When you’re working on a large collection, it’s easy to see clutter add up as your assortment grows. With an increasing amount of items, does your collection actually translate to a hoarding problem?
Despite your concerns, the answer is no- definitely not! No more than all beer drinkers are alcoholics. Hoarding is a specific and defined psychiatric disorder that often co-occurs with anxiety disorder, obsessive-compulsive disorder, and addictions.
What is Collecting Classified as?
The practice and behavior of collecting is as old as humanity. Prehistoric humans collected flowers, rocks, and other nonfunctional objects. Even many higher-intelligence animals, like chimpanzees, also engage in collecting for fun.
A collector’s behavior is not a disorder of any kind. In general, it is a prosocial, happy, and fulfilling pastime that takes a similar role in people’s lives as pop culture or sports. However, psychologists do point out that some collectors, while not hoarders, develop negative habits while collecting. This is sometimes called the “dark side” of collecting.
Light Side vs. Dark Side of Collecting
The light side of collecting behavior is most commonly reported by collectors. It includes:
- Excitement of the hunt
- Satisfaction and pride when finding a new item
- Feelings of pride or contentment at looking at one’s collection
- Social bonds with other collectors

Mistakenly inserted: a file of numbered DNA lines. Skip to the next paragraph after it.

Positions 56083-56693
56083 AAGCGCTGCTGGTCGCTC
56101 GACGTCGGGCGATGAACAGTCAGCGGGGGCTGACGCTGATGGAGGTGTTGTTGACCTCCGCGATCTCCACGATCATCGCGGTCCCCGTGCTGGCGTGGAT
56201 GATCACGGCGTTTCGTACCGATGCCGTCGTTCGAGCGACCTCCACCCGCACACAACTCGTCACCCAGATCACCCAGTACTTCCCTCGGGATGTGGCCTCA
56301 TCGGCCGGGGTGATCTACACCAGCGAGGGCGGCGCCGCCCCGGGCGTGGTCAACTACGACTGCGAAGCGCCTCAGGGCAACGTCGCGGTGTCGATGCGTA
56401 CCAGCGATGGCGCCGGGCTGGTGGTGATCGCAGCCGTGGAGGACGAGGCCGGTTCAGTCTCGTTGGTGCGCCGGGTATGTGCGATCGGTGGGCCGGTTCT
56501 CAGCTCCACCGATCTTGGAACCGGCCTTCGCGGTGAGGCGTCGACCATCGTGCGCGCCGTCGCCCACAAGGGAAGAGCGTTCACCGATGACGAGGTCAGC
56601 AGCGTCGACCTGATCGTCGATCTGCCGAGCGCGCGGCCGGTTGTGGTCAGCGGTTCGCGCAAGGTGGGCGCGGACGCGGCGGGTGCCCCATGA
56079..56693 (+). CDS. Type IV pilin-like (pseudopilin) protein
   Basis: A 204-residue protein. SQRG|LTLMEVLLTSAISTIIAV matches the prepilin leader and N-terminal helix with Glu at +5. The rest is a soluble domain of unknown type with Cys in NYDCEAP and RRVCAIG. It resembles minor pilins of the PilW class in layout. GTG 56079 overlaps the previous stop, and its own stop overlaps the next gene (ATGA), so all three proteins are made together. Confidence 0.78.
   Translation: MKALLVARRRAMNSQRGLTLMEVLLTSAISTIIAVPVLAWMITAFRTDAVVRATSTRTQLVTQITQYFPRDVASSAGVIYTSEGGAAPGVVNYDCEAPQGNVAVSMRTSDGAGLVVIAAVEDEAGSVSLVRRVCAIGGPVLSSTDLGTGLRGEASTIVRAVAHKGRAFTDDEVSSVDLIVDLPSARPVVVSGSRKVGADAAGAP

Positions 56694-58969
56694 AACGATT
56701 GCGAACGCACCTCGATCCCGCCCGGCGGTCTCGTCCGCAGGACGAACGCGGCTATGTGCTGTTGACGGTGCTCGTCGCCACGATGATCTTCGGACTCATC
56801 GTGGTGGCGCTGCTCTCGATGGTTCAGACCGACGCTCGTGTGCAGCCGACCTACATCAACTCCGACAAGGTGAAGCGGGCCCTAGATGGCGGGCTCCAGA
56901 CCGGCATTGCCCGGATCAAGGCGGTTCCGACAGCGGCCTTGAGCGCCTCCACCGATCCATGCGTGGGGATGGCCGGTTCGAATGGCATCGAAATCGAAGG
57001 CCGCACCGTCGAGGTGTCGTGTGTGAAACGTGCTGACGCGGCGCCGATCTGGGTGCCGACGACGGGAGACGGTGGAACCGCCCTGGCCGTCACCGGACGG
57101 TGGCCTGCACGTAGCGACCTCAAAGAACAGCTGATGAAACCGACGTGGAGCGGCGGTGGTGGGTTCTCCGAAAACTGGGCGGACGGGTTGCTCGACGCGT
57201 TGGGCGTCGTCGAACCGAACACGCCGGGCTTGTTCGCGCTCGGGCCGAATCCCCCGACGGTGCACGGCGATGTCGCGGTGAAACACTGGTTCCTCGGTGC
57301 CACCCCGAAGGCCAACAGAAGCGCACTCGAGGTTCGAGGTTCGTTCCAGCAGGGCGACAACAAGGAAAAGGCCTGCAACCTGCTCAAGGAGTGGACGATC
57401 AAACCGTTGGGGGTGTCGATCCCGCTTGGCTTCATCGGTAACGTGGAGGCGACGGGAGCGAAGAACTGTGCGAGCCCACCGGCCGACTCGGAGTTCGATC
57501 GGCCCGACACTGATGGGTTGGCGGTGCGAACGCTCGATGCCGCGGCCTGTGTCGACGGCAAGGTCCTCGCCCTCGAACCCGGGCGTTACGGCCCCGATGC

The dark side is not usually as strong, but it is almost always present. Most collectors, at some time or another, experience the following:
- Decreased payoffs over time
- Compulsive behaviors
- Need for more collections to manage anxiety
Which side is stronger in you? Do you feel happy when collecting, or just compelled?
Although even those deep in the dark side are not “hoarders,” it is likely that they are not spending their money wisely or meeting all of their emotional needs. A good question to ask yourself, to see if the light side or dark side is stronger, is: “Does the idea of quitting fill me with anxiety?” If yes, you may need an alternate way to manage your anxiety in order to put the joy back into collecting.
Hoarding disorder occurs in about 2-5% of the population. It is treatable, and mild cases sometimes improve on their own.
The primary symptom of hoarding disorder is nonspecific collecting: you don’t just go for specific toys or cards, you go for everything: newspapers, letters, old kitchen tools, torn clothes. Other symptoms include mental distress about the amount of stuff you have collected, purchasing items that you do not want or need, and having trouble performing household tasks due to clutter.
Hoarding behavior usually occurs due to depression, starting in puberty. A primary symptom of depression is avoidance: your mind wants to avoid getting hurt or stressed any more. This makes it very hard to accept the stress that comes with deciding to throw something away.
If you have trouble getting the mental energy to throw away anything, you may want to look into treatment for depression or chronic stress conditions.
We all know, deep down, if something is joyful, compulsive, or distressing. If it is joyful, you’re doing great. If it’s compulsive, you may need to find additional outlets in your life. If it’s distressing, you may need professional help.